A Letter to JDRF from a Volunteer

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The following blog post was written by a JDRF Illinois volunteer and mother to a child recently diagnosed with type 1 diabetes (T1D). This is their story.

JDRF is one of those organizations that you have the luxury of not knowing much about until you find yourself in the pediatrician’s office, hearing the words, “It looks like type 1 diabetes.”

Those next days in the hospital are both a blur and full of vivid moments, as you learn details about a devastating disease and the complicated way you and your loved one will learn to manage it.

It’s overwhelming and frightening.

Suddenly, the name JDRF is everywhere. It’s behind the technology you will use to monitor diabetes. It’s behind the medicine you will use to manage blood glucose. It’s behind the community your child will feel when their Bag of Hope arrives. It’s behind the marathon your sister-in-law will run to raise money for T1D research.

Suddenly, JDRF will be the most important organization you’ve ever known. JDRF is why diabetes management is more sophisticated – and possible – than ever.

JDRF is why, when our son asks, “Will there be a cure for me?” I can say “yes.” And when he asks, “How soon?” I can say, “We don’t know when the cure will come, but I promise it will get easier to manage every year.”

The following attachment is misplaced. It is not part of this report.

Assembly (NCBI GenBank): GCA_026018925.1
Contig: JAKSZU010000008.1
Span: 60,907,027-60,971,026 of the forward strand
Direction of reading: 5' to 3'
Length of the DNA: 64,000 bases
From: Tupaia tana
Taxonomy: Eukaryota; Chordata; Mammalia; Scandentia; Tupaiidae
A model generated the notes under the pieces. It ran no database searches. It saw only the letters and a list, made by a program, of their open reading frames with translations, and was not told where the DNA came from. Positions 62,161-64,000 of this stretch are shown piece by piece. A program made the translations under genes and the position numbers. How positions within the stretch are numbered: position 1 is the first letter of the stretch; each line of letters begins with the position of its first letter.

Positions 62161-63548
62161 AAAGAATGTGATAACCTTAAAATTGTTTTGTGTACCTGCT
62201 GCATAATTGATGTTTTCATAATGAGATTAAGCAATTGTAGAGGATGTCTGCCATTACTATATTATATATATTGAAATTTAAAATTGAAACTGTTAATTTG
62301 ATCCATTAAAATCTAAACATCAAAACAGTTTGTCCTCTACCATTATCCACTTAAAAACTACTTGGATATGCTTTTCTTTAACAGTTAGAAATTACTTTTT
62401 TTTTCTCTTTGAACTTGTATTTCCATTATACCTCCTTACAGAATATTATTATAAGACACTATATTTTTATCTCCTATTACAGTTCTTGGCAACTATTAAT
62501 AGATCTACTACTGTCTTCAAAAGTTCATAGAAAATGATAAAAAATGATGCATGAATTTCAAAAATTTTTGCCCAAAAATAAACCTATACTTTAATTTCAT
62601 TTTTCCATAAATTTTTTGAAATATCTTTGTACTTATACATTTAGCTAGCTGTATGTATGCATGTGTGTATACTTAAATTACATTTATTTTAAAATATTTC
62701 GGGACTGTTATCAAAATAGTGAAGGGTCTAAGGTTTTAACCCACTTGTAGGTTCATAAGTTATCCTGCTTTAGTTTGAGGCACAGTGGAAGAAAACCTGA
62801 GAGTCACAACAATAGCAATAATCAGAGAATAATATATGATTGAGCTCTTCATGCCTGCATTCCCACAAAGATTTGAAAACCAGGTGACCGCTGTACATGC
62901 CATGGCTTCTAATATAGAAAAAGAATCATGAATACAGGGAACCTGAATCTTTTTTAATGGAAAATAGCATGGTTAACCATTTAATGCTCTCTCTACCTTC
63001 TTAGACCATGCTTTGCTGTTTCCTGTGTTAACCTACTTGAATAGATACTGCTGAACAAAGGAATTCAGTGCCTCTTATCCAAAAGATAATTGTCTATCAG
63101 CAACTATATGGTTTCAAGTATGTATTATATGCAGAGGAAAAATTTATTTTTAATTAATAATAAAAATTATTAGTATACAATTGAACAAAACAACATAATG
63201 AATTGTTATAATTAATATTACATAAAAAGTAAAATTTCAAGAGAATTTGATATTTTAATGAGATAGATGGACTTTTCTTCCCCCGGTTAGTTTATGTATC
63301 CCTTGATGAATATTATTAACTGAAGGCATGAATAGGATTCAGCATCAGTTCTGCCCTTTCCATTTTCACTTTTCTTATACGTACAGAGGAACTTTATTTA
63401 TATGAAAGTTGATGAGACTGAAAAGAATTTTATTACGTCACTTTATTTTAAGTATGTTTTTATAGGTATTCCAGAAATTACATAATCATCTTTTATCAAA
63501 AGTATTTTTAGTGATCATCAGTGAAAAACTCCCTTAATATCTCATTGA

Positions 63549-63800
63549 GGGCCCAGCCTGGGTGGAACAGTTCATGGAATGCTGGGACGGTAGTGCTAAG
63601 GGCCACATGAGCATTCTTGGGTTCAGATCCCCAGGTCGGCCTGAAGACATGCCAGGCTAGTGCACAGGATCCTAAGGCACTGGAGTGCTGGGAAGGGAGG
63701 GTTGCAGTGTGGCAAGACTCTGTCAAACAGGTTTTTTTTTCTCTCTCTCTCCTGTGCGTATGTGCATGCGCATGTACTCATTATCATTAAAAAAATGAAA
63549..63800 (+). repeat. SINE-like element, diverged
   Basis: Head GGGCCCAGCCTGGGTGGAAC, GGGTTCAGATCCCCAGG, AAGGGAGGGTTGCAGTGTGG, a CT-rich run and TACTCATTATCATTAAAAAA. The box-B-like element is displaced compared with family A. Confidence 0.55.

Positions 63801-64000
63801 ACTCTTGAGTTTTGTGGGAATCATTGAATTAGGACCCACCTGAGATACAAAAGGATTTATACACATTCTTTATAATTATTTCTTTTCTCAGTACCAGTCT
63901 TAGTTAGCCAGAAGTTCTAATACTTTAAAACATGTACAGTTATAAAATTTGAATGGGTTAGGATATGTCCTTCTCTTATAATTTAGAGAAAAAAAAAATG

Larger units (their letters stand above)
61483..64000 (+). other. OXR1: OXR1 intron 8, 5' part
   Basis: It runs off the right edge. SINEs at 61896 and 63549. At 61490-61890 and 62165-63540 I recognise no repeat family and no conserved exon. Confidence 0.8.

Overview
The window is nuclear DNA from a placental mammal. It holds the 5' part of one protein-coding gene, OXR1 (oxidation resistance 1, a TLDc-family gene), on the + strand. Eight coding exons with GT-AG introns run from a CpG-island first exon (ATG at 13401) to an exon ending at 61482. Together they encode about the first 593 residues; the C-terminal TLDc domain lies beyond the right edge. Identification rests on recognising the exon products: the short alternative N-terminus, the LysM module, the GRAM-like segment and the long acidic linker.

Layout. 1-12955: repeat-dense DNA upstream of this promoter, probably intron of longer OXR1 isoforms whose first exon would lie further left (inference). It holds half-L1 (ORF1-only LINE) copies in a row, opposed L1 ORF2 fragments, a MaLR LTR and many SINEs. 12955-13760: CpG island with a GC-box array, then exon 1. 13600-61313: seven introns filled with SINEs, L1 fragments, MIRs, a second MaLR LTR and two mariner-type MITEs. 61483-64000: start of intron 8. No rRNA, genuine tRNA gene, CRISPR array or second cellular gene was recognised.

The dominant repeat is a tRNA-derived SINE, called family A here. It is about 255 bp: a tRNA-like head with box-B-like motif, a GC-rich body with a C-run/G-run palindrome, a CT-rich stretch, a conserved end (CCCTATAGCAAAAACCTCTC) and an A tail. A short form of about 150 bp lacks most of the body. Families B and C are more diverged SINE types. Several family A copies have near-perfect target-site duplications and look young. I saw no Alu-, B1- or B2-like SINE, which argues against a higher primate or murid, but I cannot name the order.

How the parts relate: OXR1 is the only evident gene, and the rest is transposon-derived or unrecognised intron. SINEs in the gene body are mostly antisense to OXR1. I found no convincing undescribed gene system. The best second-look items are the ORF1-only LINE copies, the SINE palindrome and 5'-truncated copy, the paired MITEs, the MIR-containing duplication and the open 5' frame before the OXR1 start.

We have bottomless gratitude – and that doesn’t even seem like a big enough word for it – for all the work JDRF did while we had the luxury of not knowing much about it. We also have hope.

Hope is a word that gets used a lot at JDRF. Hope means that we believe the future is going to look even better tomorrow for people living with T1D than it does today. Hope means that wherever you are on your Type 1 journey, JDRF is there to provide the next step – whether it’s a connection to another family, information about pumps, or simply encouragement, with the latest research on solving the daily problems of type 1 diabetes.

JDRF is more than a research organization. It’s a community. It’s the next step on your journey. It’s a place of integrity and innovation. It’s what’s going to save us, and it’s what’s going to cure our loved ones.

Thank you, JDRF. For how far you’ve come, when we were not even looking, and how far we know you will take us, now that we cannot take our eyes off of you.

~ Margaret Jessen Kelley, mother of Edgar (born in 2010, diagnosed November 2021)